Kale has been termed as a superfood since time immemorial now, it seems, especially because of its cancer-fighting properties and fiber-related components that bind together bile tracts in the digestive system. Kale has seemingly endless quantities of vitamins and minerals per calorie—but compared to the 47 superfoods, kale ranks fifteenth on the list.
According to Sara Haas, a spokesperson for the Academy of Nutrition and Dietetics, kale is full of good stuff. It also low in carbohydrates and protein and is virtually fat-free. It doesn’t provide the fuel your body needs to function, so it’s not a perfect food. Other foods, such as beans and lentils, quinoa, chia seeds, and nuts also deserve our attention.
According to the International Food Information Council (IFIC) Foundation, consumers are taking more steps to improve their diets. Eighty-six percent of Americans are interested in learning more about foods that offer health benefits beyond basic nutrition, known as functional foods. As well as consumers taking more of an interest in healthy eating, the rise in superfoods is spurred on by the desire to try new flavors. We list a few superfoods that will even make you forget about the supposed king of the leafy greens, kale:
Coconut oil can help your body fight viruses and bacteria that can cause illness. It can also boost thyroid function, help with blood sugar control, aid digestion, lower cholesterol, and keep weight balanced. The oil works in baked goods and with vegetables, pairing well with bitter greens like spinach, or you can use it as part of an onion or garlic sauté or add it to oatmeal. The key is to focus on exceptionally small quantities. Too much will negate any benefits.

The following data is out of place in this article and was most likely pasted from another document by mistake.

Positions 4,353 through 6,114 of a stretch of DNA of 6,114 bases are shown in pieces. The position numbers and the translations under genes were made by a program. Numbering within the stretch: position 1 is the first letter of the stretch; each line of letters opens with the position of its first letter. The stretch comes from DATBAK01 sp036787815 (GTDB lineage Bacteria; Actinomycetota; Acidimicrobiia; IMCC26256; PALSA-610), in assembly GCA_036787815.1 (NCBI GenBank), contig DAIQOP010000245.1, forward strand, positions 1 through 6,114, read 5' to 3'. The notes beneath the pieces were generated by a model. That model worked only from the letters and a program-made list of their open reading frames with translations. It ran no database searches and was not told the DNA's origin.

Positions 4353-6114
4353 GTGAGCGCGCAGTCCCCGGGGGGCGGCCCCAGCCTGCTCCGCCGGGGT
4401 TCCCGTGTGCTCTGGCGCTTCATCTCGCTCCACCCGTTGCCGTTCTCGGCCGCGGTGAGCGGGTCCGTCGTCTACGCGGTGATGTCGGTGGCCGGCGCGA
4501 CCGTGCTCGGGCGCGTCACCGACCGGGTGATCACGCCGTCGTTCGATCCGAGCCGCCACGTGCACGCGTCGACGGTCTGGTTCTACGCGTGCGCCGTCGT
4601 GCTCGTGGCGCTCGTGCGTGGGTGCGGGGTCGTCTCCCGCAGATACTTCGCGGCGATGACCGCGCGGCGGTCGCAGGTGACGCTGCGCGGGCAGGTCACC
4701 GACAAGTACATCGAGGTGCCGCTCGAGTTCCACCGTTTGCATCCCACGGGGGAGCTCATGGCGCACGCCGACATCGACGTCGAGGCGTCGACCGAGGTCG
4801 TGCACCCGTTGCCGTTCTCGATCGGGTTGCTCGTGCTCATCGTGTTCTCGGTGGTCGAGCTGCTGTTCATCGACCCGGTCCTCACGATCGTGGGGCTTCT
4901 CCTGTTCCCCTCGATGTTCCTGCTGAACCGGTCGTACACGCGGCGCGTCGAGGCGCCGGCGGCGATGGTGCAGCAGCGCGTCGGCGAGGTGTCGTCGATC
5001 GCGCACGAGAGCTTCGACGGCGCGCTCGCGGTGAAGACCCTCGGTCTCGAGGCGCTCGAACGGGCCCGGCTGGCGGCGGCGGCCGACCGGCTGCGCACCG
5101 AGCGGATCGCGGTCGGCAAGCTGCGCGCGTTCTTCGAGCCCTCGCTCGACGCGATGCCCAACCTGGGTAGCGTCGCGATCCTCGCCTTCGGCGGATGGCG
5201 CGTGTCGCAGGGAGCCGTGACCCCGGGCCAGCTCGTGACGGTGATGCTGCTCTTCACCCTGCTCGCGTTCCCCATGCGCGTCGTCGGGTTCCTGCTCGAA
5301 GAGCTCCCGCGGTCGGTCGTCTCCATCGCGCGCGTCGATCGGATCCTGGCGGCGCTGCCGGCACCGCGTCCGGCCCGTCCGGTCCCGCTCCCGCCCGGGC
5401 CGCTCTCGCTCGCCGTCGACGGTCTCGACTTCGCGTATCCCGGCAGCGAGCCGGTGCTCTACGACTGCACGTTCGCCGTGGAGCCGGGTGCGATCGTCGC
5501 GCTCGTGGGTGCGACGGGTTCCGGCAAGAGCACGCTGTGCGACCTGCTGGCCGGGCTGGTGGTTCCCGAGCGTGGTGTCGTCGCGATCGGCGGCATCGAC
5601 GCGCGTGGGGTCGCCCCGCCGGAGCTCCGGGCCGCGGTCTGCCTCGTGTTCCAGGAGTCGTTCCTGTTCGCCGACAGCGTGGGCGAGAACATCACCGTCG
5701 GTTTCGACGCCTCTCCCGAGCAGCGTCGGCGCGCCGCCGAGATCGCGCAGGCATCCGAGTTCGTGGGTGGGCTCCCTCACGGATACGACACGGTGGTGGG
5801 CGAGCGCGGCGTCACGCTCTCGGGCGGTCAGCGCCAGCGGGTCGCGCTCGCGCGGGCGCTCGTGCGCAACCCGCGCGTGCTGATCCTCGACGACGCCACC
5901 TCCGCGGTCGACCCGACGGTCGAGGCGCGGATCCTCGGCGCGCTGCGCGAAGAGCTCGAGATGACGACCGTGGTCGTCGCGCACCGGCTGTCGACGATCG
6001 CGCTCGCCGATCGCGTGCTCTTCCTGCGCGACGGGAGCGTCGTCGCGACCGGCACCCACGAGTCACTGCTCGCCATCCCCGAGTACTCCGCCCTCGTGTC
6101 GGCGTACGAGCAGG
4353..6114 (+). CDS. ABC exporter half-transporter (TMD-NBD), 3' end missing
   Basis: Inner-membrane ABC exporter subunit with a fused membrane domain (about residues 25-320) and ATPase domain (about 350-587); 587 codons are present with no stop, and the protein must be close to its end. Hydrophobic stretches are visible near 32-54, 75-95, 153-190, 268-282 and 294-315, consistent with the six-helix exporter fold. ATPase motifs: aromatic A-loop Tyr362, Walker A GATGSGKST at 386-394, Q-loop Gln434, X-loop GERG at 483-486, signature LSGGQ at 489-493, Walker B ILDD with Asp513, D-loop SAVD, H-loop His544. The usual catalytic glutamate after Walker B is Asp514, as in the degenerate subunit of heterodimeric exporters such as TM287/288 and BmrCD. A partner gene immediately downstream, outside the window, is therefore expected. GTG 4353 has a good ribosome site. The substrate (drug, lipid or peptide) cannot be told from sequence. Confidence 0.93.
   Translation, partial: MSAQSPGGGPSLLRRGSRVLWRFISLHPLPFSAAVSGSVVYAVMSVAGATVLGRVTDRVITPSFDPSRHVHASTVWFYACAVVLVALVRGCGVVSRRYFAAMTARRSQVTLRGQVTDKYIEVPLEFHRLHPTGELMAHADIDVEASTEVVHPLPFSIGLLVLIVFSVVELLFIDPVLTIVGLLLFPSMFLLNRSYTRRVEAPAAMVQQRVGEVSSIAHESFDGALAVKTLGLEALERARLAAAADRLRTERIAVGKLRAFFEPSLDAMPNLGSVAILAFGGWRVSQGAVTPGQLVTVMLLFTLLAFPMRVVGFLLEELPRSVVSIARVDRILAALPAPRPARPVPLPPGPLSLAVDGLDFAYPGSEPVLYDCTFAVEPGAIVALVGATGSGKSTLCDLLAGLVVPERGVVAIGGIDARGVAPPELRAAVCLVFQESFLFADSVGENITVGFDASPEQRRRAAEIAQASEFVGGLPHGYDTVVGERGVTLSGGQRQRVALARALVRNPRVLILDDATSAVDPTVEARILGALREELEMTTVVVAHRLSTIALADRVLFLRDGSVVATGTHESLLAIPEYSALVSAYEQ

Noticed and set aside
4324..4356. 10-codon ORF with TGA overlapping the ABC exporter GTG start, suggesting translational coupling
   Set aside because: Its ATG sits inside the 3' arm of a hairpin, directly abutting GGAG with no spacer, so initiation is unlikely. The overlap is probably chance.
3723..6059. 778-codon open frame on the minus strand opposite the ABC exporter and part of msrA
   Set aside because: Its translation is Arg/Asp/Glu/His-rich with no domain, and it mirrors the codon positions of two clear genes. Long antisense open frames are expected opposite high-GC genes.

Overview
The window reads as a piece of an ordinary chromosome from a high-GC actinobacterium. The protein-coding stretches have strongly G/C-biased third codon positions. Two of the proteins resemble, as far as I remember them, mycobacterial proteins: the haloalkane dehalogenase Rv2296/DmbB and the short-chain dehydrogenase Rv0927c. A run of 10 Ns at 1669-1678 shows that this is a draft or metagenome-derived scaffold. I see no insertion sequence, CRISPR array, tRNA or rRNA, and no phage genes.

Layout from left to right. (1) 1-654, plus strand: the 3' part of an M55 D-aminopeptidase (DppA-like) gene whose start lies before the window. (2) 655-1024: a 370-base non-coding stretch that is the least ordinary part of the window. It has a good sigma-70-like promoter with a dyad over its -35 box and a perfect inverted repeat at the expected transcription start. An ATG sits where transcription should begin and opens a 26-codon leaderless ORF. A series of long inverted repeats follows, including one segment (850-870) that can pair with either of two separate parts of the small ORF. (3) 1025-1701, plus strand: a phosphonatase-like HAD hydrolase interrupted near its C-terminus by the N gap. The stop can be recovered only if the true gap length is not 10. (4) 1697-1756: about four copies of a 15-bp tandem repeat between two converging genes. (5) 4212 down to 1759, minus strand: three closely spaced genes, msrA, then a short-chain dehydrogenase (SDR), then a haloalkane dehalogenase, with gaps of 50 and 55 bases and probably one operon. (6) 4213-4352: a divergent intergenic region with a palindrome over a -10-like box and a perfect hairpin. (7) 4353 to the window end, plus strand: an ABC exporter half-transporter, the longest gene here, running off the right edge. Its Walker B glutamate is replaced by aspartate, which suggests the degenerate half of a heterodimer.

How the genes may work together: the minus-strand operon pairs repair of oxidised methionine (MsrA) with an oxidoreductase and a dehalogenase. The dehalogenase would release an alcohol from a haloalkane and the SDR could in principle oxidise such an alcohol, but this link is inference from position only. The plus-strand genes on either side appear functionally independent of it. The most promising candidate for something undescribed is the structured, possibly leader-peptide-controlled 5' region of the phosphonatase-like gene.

Mustard greens are also fast becoming a rage. These spicy greens are rich in vitamin K, in which most Americans are deficient, and are good for your blood and bone strength. They are also rich in natural substances called sulforaphanes and help the body get rid of bile acid in our gut. Bile acids are used by the body to produce cholesterol, so less bile acid results in lower cholesterol level.
A recent study published in the Journal of Nutrition Research compared the effectiveness of the prescription drug Cholestyramine to steamed collard, with a nutrition score of 62.4. Incredibly, collards improve the body’s cholesterol-blocking process 13-percent more effectively than the drug does. Just be careful not to serve them with a greasy piece of ham.
A study in the Journal of Flavor showed that participants ate significantly less of a dish that smelled strongly of spice than a mildly scented version of the same food. Adding herbs, like parsley, creates the sensory illusion that you are indulging in something rich without adding any fat or calories to your plate.
So these are some of the superfoods that are better than kale. Not to say that kale isn’t good, but these are more nutritious and offer more health benefits.